As for the man seen within this video, here is another video of him and fellow members of his gym.

    http://www.youtube.com/watch?v=J5v645oyxrM

    Not many elderly folks in their age group have anywhere near the physical capability that you’ll see within.

    Ross

  4. Thanks for that Ross.
    I’m not sure how my comments do differ from long term incorrect use of bodyweight exercise – as I had never considered incorrect use of bodyweight exercise to be a possibility!

    So yes, it really does seem to come down to INCORRECT use of any modality being the issue (in the negative), therefore correct use leads to health and strength benefits.

    Thinking more about it from even my own situation – it’s not even that weights are NECESSARILY inappropriate for me (as I would have thought) – but clearly, in my current condition, it would be easy to use weights that are too heavy. But that would be MY mistake – nothing to stop me using light weights as I ought. But thats no different than saying, “why bother wearing a weighted vest for pushups when I can’t yet crank out 20 without one”.
    So – it’s really not the tools used hey? It’s whether the person is a tool or not 🙂

  5. Thanks for this inspirational clip. I just finished my annual medical check up and all is fine after 25 years of hard-core training. If I can pull off the same thing when I hit 75, I’ll be a lucky and happy man.

    And the fact that he’s called “Wim” too is just too funny. 🙂

    Great post Ross,

    Wim

  6. http://www.youtube.com/watch?v=IFXq2cNzxPQ
    (nothing to watch after 4:50)

    Talking about older generation strength ? That fella should be known worldwide: Mr Jan Luka

    My translation of major part:

    “Hi my name is Jan Luka.
    I’ve started my adventure with weights 40 years ago at age of 18. I’ve started at WKS “Flota” in Olympic weigthlifting but my achievements were not satisfactory so I’ve started training power lifting. I was 18 times Champion of Poland in a row.
    My records were bench press 222,5 kg, squat 302,5 kg and dead lift 325,5 kg. I was also a World and European Champion. Additionally I was 4 times World Champion in bench press.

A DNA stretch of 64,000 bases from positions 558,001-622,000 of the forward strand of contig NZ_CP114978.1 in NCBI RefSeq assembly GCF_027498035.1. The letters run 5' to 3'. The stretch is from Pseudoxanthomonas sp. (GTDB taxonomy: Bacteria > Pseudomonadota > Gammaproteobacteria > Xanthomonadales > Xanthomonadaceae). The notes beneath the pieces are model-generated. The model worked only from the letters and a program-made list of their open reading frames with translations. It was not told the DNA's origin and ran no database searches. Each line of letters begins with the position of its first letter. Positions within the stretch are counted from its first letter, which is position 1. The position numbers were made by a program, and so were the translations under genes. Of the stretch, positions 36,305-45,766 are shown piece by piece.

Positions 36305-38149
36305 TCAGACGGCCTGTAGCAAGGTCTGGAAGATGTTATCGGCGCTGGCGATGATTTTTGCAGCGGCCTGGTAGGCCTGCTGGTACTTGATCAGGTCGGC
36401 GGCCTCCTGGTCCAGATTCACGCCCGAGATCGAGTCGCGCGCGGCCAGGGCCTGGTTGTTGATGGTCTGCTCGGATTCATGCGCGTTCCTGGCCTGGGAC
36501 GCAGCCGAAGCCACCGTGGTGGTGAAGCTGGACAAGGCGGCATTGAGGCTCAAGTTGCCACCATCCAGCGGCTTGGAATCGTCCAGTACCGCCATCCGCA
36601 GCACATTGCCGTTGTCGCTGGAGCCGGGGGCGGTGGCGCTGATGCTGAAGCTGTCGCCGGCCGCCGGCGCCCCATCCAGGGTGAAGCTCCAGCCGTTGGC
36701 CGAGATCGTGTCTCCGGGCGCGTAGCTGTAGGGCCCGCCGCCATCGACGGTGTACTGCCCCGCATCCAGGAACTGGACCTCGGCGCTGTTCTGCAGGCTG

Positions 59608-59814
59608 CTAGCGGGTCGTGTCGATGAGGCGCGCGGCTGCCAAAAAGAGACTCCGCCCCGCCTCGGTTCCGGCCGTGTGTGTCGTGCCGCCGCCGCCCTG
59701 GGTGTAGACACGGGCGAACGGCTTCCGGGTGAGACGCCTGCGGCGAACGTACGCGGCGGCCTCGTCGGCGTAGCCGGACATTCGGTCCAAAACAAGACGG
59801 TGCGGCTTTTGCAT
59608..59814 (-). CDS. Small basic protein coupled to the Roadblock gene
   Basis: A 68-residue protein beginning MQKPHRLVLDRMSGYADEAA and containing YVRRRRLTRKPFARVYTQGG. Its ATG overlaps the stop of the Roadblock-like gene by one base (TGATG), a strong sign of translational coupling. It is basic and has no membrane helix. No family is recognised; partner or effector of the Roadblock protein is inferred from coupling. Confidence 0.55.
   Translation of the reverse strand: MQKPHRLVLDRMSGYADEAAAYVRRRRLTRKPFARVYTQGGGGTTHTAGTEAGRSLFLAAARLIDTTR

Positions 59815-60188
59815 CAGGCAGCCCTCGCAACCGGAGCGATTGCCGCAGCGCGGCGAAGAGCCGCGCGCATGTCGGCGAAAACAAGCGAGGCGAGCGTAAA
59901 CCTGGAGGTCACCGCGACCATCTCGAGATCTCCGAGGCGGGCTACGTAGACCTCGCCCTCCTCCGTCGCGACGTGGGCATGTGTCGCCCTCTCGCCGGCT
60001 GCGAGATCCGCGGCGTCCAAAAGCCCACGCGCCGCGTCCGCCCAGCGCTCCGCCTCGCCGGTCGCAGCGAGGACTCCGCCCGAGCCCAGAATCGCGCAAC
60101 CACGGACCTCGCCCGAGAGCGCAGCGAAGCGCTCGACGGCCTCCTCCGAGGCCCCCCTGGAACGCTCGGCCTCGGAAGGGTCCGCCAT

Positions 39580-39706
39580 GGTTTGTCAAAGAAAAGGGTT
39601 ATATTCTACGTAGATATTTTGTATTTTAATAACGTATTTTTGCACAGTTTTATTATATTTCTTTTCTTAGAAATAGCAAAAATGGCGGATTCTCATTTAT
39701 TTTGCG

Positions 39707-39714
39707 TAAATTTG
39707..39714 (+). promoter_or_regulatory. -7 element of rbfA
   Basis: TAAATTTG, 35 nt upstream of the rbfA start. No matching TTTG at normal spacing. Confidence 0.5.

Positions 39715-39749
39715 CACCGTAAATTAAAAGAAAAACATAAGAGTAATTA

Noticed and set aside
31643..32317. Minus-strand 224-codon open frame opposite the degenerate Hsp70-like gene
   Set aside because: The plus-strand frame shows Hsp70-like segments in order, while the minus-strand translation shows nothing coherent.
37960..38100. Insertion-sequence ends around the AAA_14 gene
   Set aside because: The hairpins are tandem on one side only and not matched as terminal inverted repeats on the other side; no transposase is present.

In 2005 I’ve beat Mariusz Pudzianowski (http://en.wikipedia.org/wiki/Mariusz_Pudzianowski) in chin ups with weight, short dead lift and Hercules’s grip. Those exercises are my favorite and probably I’m the best in world. I made a 400 kg short dead lift (without any equipment) Mariusz did 320 kg, chin up with 101 kg, Mariusz 75kg and I’ve held grip 5 seconds longer.
    Yesterday i had my 59th birthday.
    My plan for next year is to start in veterans power lifting championships in group 4 (over 60 years old) and I have a plan to beat all world records: in bench press, dead lift and squat.
    Don’t stop sports career after 25th year of age. Simply – sports career should take from 18 to 65 🙂
    To look like me, and I think I don’t look bad it’s enough to keep sport lifestyle. Champion is born at gym not in bed. You just have to train smart and do it regular. I do my maximum weight exercises once a 3 weeks. Remember – do not exceed with attempts to break a record, do it smart.I do train times a week… ”

    I’m sorry for lack of translation quality.

  7. Fantastic achievement!
    I will be 60 this month (GOD willing)
    and am really thrilled when I see stuff like this.
    It just shows what is possible!
    Thank you very, very much!

  8. That is a strong pull at any age.Thanks for sharing I’m going to keep this as a favourite for when I’m slacking.

    Cheers Mark